Judith Weir, Master of The Queen's Music

"Recommended without reservation."

Federation of Recorded Music Societies, Technical Officer Philip Ashton

"you come across a product every now and again, that indeed deserves praise."

David Hemmings

Having been in this crazy hobby of Hi Fi for the last 20 years or so you come across a product every now and again, that indeed deserves praise. I received a message from Stuart via Facebook asking me if I would have a listen to his speakers, I always love listening to new gear and arranged to have a pair of their Translators dropped off at my house for an extended listening session. My first impression was how well the cabinets are made, from the Baltic Birch plywood, and wife friendly too boot. I gave them a couple of days to settle into there new environment. Stuart explained to me that he had developed a first order crossover for this model, I hooked them up to my Vitus amplifier and off we went through my known collection and favourite tracks, I suppose when we get anything new, we try and trip it up and pick holes in it, ( well I do anyway ) and I can safely say I struggled to trip them up. I mainly listen to 80/90 and chill music ( no heavy rock here ) and was pleasantly surprised, they are warm and inviting and not fatiguing to listen to at all. I have had plenty of sets of speakers through my door and at this price point I am struggling to think of any that I have heard that are better ( to my ears anyway) as we all know music is very subjective, and what one person likes from a speaker, another may not. So all in all we need to stop being brand snobs and just listen to the music, which the Translator does very well. Well done Stuart and the team.

"a wide and deep sound stage, extending well beyond the speakers."

Peter Colin Kendall

This floor standing speaker is relatively conventional in looks, a two way rear ported bass reflex design, using a 1st order crossover. The finish and sleek styling is exemplary, the artful use of the Baltic Birch ply laminations is also visually very appealing. That said my wife commented on the bass driver impinging on the laminations on the edge of the front face, though this didn't bother me particularly. As a floor stander they are rather deep, but this allows a narrower frontal cross section. The drivers are both from the SEAS prestige range ..of which I know nothing. The tweeter appears to be a fabric dome and the bass unit appears as you would expect, [as I write this I realise there's no grill or fixings, or even mention of one. Which maybe something that needs to be addressed, fortunately there are no little curious fingers in my household ]. The bass port is situated at the lower rear and set on the same plate as the crossover and binding posts. The crossover is a 1st order design using high quality components and wired with the same multi strand that's used for the jumpers. Hooking them up to my system was easy enough. They come fitted for biwiring and jumpers are provided to facilitate a single wire option, as used in my system. As to feet I set them up in 3 spike mode, but if the mood takes you they can be set up in 4 spike or even 5 spike configurations. To help in the set-up process a large bubble level is provided which was useful. Each cabinet is a significant weight which means its best to get the move right the first time ! The cabinets give a reassuringly inert sound when Knuckle wrapped too..... The dimensions of each speaker are considerably shorter than my Martin Logan Aerius i's [This will become important later], but the foot print however, is much the same so it was easy to slot them straight into the same position. So now to power up the amps and play some music, its immediately apparent that these speaker are doing something very interesting. The initial impression is of fast clean deep rich beguiling sound, very promising so far. My ML's are 89db and these speakers need a tad bit more volume to get the same perceived level, so my guess is there about 87-88db efficiency. Bass is prodigious, compared with the ML's at any rate and more than myself or next door are used to ! I have to say I've never been a fan of bass ports having lived and suffered through the 70's and 80's with various honkers and chuffers. That said there were only a few occasions when I thought the reflex port had stepped out of line and even then it was fairly benign. The mid range and treble behaved impeccably[ in respect to music used] . Its clear that the first order crossover is having an effect, this revealed itself as if your listening with a slight bass and treble boost. In reality it means the mid range is slightly reduced, if I've got my head round it correctly. This is very exciting to begin with, but I found it became rather relentless and even dropping the volume oddly only reduced the sound level ! This really manifests itself listening certain artists like Joanne Newsome [the mad harp woman as my wife calls her], playing the Milk eyed Mender, her voice which is at best eclectic ! started to get uncomfortable but not totally unlistenable but we were getting fairly close . I'm a big fan of imaging and I expect my system's tuned to get the best it can from the stereo illusion. These speakers didn't disappoint in this respect providing a wide and deep sound stage, extending well beyond the speakers. Though this did throw up some quirks, the mid level height of the image positioned its self about half as high again as I'm used too study this I set the tv up using the Quad PA1 to decode the optical signal from our wall mounted 55" 4k tv feeding the preamp ...normally[with the ML's] the mid height of the image coincides with the tv . This time however the sound was perceived to be coming from the top edge of the tv . This produced a rather strange disconnect, almost like when speech is out of sync on a badly dubbed film. Further listening confirmed that the vocal imaging wasmuch higher than expected , of course this is not an issue unless your trying to coincide the sound image with the visual ! Another observation especially with the male spoken word was a slight burr or blur. I've had this similar effect before and is in my experience associated with large strand counts in cables ie single solid cores don't do it and high numbers of strands do, hay ho !Don't get me wrong these speakers are without doubt very good indeed, very enjoyable to listen to, though they may not for the faint hearted!I'm certain my system, set up and room have made a contribution to the slightly anomalous effects heard.Would I buy these?Yes without reservation and happily overlook the idiosyncrasies. [assuming I did not have the ML's]Would I swap my ML's for them ..?now that's a much harder question that will have to wait till I've good long listen the ML's again.Have they sown a seed of doubt ?definitely !the listening was carried out using the following equipment.....Sony HAP Z1ESBeard ca506 in active mode, with psvane valvesopera consonance cyber800 with electro harmonix power valvesQuad PA1 acting as a dac taking the tv's optical signal then feeding the Beard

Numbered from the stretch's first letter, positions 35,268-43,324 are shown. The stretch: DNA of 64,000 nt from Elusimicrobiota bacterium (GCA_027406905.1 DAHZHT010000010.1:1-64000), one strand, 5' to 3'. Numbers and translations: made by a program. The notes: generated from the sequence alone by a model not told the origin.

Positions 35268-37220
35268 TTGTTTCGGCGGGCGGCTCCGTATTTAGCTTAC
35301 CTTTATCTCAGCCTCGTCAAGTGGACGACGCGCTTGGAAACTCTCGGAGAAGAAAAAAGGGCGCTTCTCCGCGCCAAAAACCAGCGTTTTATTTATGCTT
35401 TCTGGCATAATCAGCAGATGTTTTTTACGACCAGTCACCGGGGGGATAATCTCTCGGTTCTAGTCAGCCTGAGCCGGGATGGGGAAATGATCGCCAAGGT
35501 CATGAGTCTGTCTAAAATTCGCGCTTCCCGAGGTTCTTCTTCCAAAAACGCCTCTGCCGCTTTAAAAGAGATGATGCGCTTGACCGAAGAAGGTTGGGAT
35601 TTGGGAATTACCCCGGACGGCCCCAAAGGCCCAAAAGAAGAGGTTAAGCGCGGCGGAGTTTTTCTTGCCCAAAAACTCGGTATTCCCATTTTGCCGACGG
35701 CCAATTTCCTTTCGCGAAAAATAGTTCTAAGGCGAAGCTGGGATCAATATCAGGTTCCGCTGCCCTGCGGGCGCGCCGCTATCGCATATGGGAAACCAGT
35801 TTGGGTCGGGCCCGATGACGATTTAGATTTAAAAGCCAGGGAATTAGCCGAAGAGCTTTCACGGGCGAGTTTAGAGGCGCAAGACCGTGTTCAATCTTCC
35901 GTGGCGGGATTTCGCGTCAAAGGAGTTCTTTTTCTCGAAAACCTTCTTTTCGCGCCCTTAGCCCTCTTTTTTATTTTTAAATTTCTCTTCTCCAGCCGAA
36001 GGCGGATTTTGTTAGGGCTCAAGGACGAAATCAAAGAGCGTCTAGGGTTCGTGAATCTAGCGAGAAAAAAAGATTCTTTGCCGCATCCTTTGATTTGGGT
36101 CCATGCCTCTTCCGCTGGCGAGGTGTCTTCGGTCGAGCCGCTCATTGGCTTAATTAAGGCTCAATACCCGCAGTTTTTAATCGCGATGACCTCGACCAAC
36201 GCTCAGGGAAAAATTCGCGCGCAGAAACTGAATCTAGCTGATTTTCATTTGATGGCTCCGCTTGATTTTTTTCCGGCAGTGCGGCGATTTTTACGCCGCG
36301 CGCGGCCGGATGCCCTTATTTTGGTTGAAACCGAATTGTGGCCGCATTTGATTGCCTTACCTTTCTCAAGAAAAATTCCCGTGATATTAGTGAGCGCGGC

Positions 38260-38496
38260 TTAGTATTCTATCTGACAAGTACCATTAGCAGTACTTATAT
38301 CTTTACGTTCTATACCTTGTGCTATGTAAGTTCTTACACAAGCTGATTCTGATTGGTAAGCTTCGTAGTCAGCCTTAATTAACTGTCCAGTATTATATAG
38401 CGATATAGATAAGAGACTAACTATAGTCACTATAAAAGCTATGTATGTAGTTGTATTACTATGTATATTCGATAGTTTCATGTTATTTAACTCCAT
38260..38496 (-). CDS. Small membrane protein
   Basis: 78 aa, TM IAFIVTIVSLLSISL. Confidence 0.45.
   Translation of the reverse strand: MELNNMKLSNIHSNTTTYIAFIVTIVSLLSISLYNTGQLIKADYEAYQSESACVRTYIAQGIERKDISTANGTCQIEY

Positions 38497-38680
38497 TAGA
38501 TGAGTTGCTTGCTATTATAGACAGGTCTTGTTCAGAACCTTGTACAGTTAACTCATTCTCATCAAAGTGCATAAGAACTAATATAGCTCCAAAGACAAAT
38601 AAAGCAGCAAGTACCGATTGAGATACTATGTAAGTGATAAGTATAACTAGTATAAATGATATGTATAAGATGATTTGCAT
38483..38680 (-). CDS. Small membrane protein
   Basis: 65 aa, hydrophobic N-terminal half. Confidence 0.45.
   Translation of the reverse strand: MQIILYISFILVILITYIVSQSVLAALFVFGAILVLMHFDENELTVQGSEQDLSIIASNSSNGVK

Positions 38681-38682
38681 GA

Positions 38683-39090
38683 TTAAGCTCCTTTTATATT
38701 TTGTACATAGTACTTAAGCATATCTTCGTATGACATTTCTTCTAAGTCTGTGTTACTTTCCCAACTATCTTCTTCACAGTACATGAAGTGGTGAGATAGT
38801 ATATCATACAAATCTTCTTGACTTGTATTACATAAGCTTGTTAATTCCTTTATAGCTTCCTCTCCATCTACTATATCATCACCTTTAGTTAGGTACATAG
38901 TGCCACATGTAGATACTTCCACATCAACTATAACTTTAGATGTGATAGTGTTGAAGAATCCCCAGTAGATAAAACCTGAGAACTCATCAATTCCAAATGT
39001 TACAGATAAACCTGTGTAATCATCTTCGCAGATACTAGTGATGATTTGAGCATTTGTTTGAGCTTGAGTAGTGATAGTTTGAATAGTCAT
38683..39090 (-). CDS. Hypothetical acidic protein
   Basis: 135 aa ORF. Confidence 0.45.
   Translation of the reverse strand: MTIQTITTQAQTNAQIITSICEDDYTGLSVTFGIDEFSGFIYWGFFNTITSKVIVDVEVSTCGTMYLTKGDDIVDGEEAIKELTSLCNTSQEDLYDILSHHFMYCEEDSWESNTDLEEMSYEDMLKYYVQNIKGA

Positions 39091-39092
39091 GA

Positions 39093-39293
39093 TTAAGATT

"well worth any audition."

Hon. Secretary Jim Bostwick, Federation of Recorded Music Societies

"3 square audio" brought their Translator loudspeakers - a two drive unit - to our recent recorded music weekend in Daventry. Whilst designed clearly for the domestic market in both size and finish, the listening room at the hotel is large by comparison. They performed very well indeed even though they were being driven hard to fill the space. They also performed very favourably in comparison to our usual loudspeakers, some three times their cost. This Derby manufactured product is well worth any audition. Jim Bostwick, Federation of Recorded Music Societies Hon. Secretary and music weekend DJ

"3 Square Audio had their Translator loudspeaker on dem. I sat a good while with Robert Kelly of German Physik fame in this room and we both commented on how unforced and natural sounding the speakers were. Our man Ian Ringstead reviewed them recently for Hifi Pig and thoroughly enjoyed them too. Proof I suppose that you don’t have to spend a King’s ransom to achieve great results in the audio world."

Hi Fi Pig editor Stuart Smith
(from the final report of The North West Audio Show 26th June 2016)